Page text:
Wednesday, December 2, 2009

Questioning Consensus

Biblical scholarship now operates with a few defining consensuses. Questioning the consensus can be okay. Overturning the consensus is nearly impossible. Sometimes the consensus position is solid and does not need to be overturned. There are several high-profile consensus positions, however, that are less than solid, yet questioning them is highly controversial. The consensus also differs depending on which side of the liberal/conservative spectrum one is on.

But those weak consensus positions should be questioned and overturned. Why do we love consensus so much? Consensus leads to a speculation being considered a fact which can be safely assumed as the starting point for further speculation. Think of how silly it sounds when you read books from the 1960s on the Deuteronomistic History that assume Noth's amphictyony. This was accepted as historical fact despite the lack of evidence for it. Eventually, it was abandoned.

Here's my list of the top 3 consensus positions that should be tossed out (or at least debated with an open mind to the evidence).

Top 3 Weak Consensus Positions (both secular and theological):

1. Q existed and was a source for Matthew and Luke. (Very questionable but Goodacre's fighting an uphill battle.)

2. Essenes are responsible for the Dead Sea Scrolls, and they lived at Qumran. (Admittedly, Golb's association with the alternative colors any chances of questioning this at present. However, all attempts to prove an archaeological or textual connection between Kh. Qumran and the DSS have been less than compelling. It's all speculation.)

3. The 1978 Chicago Statement on Biblical Inerrancy is the final word on the inerrancy debate. Scripture is always fully in agreement with itself. (Defending a doctrine of Scripture against Scripture itself. If the Bible says this is the Book of Isaiah, then, by Jove, that means Isaiah wrote it.)

I'm sure there are more, but these are the three that immediately came to mind. Any debate on the relative weakness (or strength if you see it that way) of these positions? Any others that I should add to the list?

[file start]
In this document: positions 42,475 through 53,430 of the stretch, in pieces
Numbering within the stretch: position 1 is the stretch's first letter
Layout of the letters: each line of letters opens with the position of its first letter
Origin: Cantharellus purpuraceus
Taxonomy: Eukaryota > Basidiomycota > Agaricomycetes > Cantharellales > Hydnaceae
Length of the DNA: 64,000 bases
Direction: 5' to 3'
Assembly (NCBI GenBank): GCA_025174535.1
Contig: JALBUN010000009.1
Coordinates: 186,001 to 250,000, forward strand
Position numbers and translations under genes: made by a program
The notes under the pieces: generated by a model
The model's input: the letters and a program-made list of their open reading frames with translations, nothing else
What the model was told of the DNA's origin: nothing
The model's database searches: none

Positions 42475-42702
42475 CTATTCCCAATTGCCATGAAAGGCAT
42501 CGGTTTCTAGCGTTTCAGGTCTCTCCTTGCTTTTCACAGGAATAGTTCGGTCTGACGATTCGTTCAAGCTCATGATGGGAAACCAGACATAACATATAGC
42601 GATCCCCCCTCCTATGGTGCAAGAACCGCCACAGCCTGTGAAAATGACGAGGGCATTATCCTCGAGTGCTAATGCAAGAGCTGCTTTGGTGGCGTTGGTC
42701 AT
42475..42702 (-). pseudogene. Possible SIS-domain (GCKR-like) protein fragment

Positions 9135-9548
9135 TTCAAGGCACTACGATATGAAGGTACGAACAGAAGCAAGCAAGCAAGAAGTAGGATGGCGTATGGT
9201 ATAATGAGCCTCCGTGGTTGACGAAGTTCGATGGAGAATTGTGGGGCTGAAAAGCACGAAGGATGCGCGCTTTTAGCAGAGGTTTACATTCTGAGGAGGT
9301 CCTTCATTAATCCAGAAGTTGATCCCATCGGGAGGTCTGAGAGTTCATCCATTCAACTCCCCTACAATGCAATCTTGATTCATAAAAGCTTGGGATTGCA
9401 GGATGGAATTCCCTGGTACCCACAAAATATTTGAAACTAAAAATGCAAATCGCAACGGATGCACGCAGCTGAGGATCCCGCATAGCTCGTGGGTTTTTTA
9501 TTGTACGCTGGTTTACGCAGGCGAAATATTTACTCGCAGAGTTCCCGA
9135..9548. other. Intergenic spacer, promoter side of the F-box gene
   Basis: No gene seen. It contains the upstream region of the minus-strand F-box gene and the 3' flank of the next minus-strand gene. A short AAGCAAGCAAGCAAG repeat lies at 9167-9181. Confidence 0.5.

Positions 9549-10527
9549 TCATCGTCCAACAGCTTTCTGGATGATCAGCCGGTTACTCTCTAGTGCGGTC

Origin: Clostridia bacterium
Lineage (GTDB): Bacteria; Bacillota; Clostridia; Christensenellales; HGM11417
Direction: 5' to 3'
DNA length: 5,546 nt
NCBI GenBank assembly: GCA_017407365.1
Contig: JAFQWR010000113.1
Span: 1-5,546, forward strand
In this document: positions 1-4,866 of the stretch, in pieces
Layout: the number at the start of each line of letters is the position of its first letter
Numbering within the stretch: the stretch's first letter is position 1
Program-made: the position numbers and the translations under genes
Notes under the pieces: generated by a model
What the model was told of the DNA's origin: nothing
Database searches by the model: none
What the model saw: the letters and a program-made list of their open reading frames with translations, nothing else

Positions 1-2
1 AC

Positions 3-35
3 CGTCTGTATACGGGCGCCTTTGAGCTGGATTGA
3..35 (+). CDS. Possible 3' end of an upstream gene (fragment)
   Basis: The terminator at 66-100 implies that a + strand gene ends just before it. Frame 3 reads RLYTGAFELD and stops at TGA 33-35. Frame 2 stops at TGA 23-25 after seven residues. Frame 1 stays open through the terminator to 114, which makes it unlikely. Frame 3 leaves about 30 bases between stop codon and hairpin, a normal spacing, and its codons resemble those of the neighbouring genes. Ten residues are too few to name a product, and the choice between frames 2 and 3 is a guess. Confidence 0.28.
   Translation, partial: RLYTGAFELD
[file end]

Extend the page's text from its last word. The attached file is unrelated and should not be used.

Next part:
1. Hats off to you -- especially for your number one.

  2. Howzabout 19th century literary criticism of the Hebrew Bible which was founded on extremely shaky developmental presuppositions. These days we have all of the benefit of proposing a series of discrete sources of the Pentateuch with no good way of figuring out how the Pentateuch got the way it did without jumping into wholesale speculation. But, good luck getting taken seriously if you don't feign sophistication by adopting a "consensus" position that isn't a consensus anymore, except to act as a litmus test to see if you're willing to break free of tradition.

  3. I didn't seem able to leave a comment earlier, so I wrote a post.

  4. I left a comment at Doug Chaplin's post.

    Basically, this is my list of "top 3 problematic consensus positions that I could think of at the time." Also, it is questionable whether #3 counts as a position of biblical scholarship. Rather, it is a theological issue. I was trying to think of issues where the "correct" position is assumed, not argued from evidence.

  5. For some reason the HTML didn't take to make my hyperlink live to my comment at Clayboy. Probably a coding typo.

  6. Tod,

    I was thinking about Pentateuch, too. The standard source divisions of Wellhausen are still common jargon, but "everybody" says the Documentary Hypothesis is dead. I don't know of any currently accepted consensus on composition of the Pentateuch. If anything, it's become infinitely more complex. Yet, we still use the neat little 4 source division to talk about it.

  7. After seeing Clayboy's trouble posting here, I thought I would check and see if my post came through, and apparently it didn't.

    Anyway, I want to mention a new critique against a consensus view of Genesis 12:1-3 that was recently articulated by Walter Moberly in his Theology of the Book of Genesis. He argues that Abraham's blessing (verse 2) is that people will say, after hearing the story of Abraham, "May you be like Abraham, who . . ." I have not explored this beyond reading Moberly's chapter, and I must confess to not having been overwhelmingly impressed by his argument, although I imagine this is due to my comfort in siding with the consensus.

  8. I suggest that "Q" is actually far from a consensus now. Most biblical scholars no longer believe in a single document "Q" and many approve of Luke's (not necessarily sole) use, or at least knowledge of Matthew. Even some published "Q" scholars I have spoken too, concede doubt in a literal "Q" as a single written Greek document. Arguments for its existence depend on the assumption of its existence and this is not defendable. Goodacre, on the shoulders of Goulder, has a sizeable following, not an uphill battle ... but he can fight me - but he knows that ;-)

  9. steph, glad to hear that Q isn't the monolithic consensus it used to be. I was basing my opinion on Mark's complaint about the treatment of the Synoptic Problem in the recent Intro to NT published by Baker. NT studies is out of my direct area of expertise, so thanks for the correction.

  10. James Crossley's forthcoming NT Intro has a far fairer treatment of the synoptic problem ... as well as everything else.